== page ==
Lower Chemainus River flood mitigation work

People near the lower Chemainus River will be better protected from flooding with recovery and mitigation work currently underway. Near- and longer-term mitigation strategies, including federally funded gravel and sediment removal, are in response to the devastating flooding experienced during last November’s atmospheric river event.

Last November, the Chemainus River overflowed its banks and impacted homes, farms, and businesses around the Trans-Canada Highway, as well as on the Halalt First Nation and Penelakut Tribe land further downstream.

“I have spoken to many of the residents impacted by last November’s flooding, who will be pleased to see this and other mitigation work taking place,” said Mayor Rob Douglas. “I would also like to recognize Halalt First Nation Chief Thomas, who has been instrumental in securing federal funding for the sediment removal.“

Gravel and sediment removal is just one of the steps being taken to ensure a more resilient community. Other work includes:

  • Sandbag staging at two locations close to flood-prone properties within the Chemainus flood plain
  • A study of the flood plain, lead by the Cowichan Valley Regional District (CVRD), in order to better understand the dynamics of the river
  • Development of an interactive 200-year flood depth map to assist floodplain property owners to better protect their property during a flood

This week, work will begin on the removal of gravel and sediment build up from one river channel. This work will address a section of the lower Chemainus River downstream from the Trans-Canada Highway bridge that has significant riverbank erosion and sediment build up. An initial phase will be to increase the capacity of the river channel by excavating sediment and gravel from a large, currently dry, side channel. Excavated gravel will be used by Halalt and Penelekut First Nations for the creation of gravel-filled ’Hesco bags,’ which can be deployed to protect property during a flood event as well as stockpiling for future flood proofing.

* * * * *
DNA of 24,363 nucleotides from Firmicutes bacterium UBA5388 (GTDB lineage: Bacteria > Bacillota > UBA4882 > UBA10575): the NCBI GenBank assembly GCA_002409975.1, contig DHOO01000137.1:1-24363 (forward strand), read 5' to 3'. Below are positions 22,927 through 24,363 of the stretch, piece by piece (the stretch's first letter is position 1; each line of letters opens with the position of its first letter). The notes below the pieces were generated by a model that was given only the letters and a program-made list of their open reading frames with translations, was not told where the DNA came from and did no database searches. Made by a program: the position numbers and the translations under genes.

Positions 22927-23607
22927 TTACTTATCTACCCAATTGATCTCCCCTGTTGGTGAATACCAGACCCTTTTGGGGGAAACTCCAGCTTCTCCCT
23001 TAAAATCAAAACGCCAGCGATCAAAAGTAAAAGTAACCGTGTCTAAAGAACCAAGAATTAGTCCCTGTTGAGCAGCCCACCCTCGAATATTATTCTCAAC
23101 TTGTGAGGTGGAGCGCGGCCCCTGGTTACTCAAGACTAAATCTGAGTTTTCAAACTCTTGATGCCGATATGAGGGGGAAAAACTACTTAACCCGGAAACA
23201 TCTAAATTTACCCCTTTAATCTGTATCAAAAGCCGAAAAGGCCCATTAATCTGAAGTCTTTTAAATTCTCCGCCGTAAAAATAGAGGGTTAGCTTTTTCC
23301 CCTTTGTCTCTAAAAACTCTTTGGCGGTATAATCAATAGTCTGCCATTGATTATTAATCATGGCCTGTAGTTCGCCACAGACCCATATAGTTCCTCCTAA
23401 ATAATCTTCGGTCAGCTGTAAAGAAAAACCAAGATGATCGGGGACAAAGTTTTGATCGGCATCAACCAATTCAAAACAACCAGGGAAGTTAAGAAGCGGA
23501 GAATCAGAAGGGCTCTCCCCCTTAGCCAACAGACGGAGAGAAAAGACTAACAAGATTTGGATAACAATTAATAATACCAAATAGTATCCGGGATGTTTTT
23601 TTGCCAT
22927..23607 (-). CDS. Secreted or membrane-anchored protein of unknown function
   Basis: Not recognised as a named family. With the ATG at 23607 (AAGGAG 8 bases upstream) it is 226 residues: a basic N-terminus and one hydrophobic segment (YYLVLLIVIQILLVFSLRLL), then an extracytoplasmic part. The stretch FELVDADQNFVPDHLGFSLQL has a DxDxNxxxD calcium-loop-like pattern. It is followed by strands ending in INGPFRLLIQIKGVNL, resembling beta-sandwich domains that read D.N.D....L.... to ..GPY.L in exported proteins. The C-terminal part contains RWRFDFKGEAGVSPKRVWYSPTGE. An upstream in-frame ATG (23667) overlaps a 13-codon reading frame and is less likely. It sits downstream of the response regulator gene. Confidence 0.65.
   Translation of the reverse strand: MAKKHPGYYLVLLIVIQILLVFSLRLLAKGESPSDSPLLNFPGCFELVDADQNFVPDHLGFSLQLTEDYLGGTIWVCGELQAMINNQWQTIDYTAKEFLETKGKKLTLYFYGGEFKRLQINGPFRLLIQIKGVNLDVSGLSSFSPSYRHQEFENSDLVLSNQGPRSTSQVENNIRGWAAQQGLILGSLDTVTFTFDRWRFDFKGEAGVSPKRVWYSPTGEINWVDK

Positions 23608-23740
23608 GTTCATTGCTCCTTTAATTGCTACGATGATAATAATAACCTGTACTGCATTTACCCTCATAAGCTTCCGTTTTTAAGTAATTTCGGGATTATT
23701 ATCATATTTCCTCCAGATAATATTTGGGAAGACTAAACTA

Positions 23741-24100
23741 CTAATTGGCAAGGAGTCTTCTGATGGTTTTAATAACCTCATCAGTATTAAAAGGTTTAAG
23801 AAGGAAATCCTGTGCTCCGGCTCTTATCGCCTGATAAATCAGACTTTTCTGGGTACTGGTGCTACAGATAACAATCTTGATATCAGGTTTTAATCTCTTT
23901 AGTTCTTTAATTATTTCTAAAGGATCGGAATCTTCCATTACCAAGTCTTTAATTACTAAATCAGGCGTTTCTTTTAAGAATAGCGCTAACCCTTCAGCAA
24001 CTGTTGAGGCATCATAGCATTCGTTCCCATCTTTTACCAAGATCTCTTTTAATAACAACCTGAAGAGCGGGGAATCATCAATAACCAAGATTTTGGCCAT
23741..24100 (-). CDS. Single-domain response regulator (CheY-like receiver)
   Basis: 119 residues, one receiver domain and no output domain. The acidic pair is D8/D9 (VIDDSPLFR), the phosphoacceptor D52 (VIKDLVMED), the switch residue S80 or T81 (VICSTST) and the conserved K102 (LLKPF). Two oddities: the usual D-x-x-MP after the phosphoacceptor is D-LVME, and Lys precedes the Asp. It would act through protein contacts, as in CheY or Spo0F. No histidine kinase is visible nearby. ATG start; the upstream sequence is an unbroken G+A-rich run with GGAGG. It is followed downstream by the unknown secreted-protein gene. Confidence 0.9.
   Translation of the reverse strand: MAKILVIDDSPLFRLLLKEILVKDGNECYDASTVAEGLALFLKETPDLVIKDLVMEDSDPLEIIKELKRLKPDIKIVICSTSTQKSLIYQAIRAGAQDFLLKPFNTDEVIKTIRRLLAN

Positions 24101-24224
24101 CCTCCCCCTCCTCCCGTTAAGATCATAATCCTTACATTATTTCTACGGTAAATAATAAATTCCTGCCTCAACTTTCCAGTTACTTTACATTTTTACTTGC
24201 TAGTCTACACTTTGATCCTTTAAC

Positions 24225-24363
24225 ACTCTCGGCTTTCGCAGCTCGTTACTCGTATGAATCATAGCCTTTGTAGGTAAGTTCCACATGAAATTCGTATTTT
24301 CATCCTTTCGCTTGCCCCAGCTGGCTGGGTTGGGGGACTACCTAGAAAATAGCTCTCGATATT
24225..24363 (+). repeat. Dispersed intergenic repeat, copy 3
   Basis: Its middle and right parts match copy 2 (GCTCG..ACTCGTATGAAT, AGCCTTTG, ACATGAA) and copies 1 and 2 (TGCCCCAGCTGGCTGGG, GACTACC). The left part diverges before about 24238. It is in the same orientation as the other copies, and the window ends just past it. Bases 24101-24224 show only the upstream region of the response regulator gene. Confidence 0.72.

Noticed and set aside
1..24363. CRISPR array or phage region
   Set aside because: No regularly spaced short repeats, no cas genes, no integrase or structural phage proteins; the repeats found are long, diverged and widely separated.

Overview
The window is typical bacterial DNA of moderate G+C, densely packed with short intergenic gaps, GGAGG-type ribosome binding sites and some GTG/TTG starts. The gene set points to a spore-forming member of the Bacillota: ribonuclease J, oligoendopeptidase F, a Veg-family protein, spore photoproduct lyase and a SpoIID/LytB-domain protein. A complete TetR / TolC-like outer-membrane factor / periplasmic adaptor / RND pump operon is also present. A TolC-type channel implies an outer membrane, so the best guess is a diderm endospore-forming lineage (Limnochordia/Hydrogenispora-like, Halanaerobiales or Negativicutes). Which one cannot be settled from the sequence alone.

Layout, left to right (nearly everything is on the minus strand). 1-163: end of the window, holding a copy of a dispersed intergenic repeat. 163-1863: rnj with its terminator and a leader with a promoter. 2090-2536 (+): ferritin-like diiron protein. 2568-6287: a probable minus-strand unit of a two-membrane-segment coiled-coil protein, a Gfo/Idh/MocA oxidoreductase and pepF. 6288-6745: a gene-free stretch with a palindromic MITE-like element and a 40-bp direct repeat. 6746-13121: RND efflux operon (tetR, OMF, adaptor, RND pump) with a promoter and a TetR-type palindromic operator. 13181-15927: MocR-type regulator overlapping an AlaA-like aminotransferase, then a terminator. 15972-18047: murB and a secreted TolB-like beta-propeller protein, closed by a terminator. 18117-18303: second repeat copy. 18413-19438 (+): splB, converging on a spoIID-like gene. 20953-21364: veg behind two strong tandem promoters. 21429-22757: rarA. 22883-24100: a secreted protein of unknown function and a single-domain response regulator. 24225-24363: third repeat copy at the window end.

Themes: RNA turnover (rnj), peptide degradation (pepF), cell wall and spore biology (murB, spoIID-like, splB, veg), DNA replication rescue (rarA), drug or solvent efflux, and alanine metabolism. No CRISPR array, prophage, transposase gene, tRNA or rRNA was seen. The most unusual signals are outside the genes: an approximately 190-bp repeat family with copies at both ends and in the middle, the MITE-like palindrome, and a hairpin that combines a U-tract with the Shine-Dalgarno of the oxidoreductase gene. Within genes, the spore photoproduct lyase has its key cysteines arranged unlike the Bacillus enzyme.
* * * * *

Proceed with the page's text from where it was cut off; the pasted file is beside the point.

North Cowichan has been working with Emergency Management BC and the Cowichan Valley Regional District on the development of a flood model and the development of new 200-year floodplain mapping. The next step will be to use the flood model to examine potential mitigation strategies for this flood-prone and complex watershed. The solutions to are not simple and many require considerations such as watershed scale issues, land-use, climate change and fisheries, and environmental impacts.

Drivers can expect a lane closure in the northbound lane of the Trans-Canada Highway near the bridge. DriveBC will be posting details and motorists are asked to watch for signage. The area along the river will also be closed to the public during hours of operation daily between 7am and 5pm while work is underway. Project updates can be found on the BC Ministry of Environmental Protection and Sustainability website.

More information on flood preparation and to access the interactive flood map can be found at www.northcowichan.ca/flooding

People are encouraged to sign up for Cowichan Alert in order to receive notifications on your mobile device or by email about urgent or imminent events such as flooding.

North Cowichan works closely with other levels of government and agencies on emergency preparedness and mitigation, including in floodplain areas.